Universal Credit: First Payments

Oral Answers to Questions — Work and Pensions – in the House of Commons on 7th October 2019.

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Photo of Tom Brake Tom Brake Liberal Democrat Spokesperson (Exiting the European Union), Liberal Democrat Spokesperson (Duchy of Lancaster)

What steps she is taking to reduce the time taken for universal credit claimants to receive their first payment.

Photo of Lisa Forbes Lisa Forbes Labour, Peterborough

What progress her Department is making on improving the timeliness of initial payments of universal credit.

Photo of Therese Coffey Therese Coffey The Secretary of State for Work and Pensions

Universal credit payment timeliness continues to improve and is near a record high, with the most recent data showing we paid 83% of new claims in full and on time.

Photo of Tom Brake Tom Brake Liberal Democrat Spokesperson (Exiting the European Union), Liberal Democrat Spokesperson (Duchy of Lancaster)

Can I thank the Secretary of State for saving herself to answer my question? I welcome that. She will know that the five-week delay is still causing huge harm, so could I ask her what effort the DWP is making to ensure that UC recipients are not penalised by other organisations for the five-week gap in their incomes, and what extra support can the Government give to organisations that support universal credit recipients with financial management during this very difficult period?

Photo of Therese Coffey Therese Coffey The Secretary of State for Work and Pensions

It is important to recognise the help to claim—I think it is £39 million of support—that has been given through the citizens advice bureaux to try to help people who may not always be there with the paperwork that is required, so we are making best efforts so that people can make the right claims so they can be paid on time. As regards other elements, of course the advance is available, which can then be repaid over a 12-month period.

Photo of Lisa Forbes Lisa Forbes Labour, Peterborough

With former Thomas Cook employees being offered food bank vouchers by the Department for Work and Pensions and the Trussell Trust in Peterborough reporting a 50% increase in the number of food parcels given to my constituents in the last year alone, can the Secretary of State tell us what impact she thinks the collapse of Thomas Cook will have on these figures?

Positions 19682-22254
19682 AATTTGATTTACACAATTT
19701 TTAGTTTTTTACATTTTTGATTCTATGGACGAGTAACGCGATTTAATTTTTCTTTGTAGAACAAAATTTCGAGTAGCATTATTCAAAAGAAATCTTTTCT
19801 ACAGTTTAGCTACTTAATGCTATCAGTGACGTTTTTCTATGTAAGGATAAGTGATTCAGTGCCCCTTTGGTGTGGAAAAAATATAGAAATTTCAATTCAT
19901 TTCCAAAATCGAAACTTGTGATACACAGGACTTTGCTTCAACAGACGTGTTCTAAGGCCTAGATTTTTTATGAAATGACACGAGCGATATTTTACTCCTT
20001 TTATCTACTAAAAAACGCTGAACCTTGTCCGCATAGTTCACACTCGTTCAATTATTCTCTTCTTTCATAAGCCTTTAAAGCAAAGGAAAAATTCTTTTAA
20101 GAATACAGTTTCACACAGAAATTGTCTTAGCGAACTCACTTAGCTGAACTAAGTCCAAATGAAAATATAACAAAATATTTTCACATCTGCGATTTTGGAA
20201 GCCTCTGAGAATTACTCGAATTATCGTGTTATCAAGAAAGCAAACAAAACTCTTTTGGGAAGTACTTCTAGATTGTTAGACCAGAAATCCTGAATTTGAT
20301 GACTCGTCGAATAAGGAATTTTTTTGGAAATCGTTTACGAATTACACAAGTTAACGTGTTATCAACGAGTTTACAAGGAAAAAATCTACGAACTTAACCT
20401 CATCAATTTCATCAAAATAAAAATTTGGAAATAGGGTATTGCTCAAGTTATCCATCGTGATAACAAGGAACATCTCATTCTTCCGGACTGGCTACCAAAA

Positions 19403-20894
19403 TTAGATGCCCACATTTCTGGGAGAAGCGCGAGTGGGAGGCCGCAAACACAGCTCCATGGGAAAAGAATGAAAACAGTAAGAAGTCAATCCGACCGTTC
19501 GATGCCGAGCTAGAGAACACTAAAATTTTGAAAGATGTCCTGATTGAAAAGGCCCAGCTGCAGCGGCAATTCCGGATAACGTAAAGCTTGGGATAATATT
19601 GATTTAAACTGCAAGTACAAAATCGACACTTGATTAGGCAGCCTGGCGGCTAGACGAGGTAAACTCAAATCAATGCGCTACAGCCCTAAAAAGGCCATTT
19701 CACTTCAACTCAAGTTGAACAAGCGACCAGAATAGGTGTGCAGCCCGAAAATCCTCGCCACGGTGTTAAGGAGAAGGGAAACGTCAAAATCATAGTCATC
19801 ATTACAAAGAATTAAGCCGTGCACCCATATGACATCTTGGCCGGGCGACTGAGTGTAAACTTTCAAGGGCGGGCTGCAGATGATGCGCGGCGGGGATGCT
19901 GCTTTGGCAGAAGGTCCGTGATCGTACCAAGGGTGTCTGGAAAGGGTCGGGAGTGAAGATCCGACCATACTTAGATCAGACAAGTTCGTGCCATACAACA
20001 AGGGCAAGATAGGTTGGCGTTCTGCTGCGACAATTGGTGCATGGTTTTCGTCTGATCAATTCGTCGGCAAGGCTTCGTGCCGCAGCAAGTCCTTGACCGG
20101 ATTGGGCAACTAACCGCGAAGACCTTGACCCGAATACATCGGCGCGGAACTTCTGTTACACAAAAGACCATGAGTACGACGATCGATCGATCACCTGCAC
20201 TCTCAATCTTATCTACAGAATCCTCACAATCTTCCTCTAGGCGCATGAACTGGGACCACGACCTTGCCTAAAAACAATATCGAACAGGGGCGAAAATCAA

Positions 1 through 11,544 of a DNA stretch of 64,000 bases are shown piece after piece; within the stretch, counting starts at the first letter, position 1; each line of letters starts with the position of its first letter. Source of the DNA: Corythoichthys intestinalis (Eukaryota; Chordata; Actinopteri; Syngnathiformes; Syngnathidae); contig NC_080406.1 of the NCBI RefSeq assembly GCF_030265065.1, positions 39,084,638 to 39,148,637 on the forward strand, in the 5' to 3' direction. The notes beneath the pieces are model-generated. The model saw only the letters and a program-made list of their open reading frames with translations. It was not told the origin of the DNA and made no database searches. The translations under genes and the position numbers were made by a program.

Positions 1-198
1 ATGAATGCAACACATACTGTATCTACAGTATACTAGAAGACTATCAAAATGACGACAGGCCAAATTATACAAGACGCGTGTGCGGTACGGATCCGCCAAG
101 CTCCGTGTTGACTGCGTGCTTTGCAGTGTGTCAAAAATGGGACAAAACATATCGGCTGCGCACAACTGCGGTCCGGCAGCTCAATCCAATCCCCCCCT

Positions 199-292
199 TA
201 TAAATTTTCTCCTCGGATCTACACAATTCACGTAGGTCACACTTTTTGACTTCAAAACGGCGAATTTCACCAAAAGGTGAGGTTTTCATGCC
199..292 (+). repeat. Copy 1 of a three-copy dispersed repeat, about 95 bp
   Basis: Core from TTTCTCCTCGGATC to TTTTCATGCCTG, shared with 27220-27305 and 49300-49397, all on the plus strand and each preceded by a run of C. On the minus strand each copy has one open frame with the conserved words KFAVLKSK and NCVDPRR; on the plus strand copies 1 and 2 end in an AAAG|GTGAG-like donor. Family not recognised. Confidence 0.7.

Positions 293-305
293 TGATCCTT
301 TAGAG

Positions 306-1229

Photo of Therese Coffey Therese Coffey The Secretary of State for Work and Pensions

The hon. Lady was at our first taskforce, and I am sure she will be impressed with the work that we have already been doing together, including the jobs fair that happened last Thursday. It is important, and we have seen this with Thomas Cook ex-employees, that they make a universal credit claim—some of them have —quickly so they can get the support that they need. I welcome, actually, the support that is given through the Trussell Trust in order to help people in this difficult time, but the sooner people come into Jobcentre Plus and start claiming universal credit, the sooner we can help.

Photo of Margaret Greenwood Margaret Greenwood Shadow Secretary of State for Work and Pensions

Without giving this House a debate or a vote, as they had promised, the Government have pushed through regulations for the pilot of universal credit managed migration and payments to severely disabled people who lost out in being forced to transfer to universal credit. Will the Government explain why those payments still do not fully reflect the financial loss those disabled people have suffered?

Photo of Therese Coffey Therese Coffey The Secretary of State for Work and Pensions

There is an extra £600 million of support going to the most vulnerable. I really do want to encourage the Opposition to withdraw their early-day motion, because if they succeed in praying against this, they are hitting the most vulnerable people, and I am sure that is not something that they wish to be remembered for.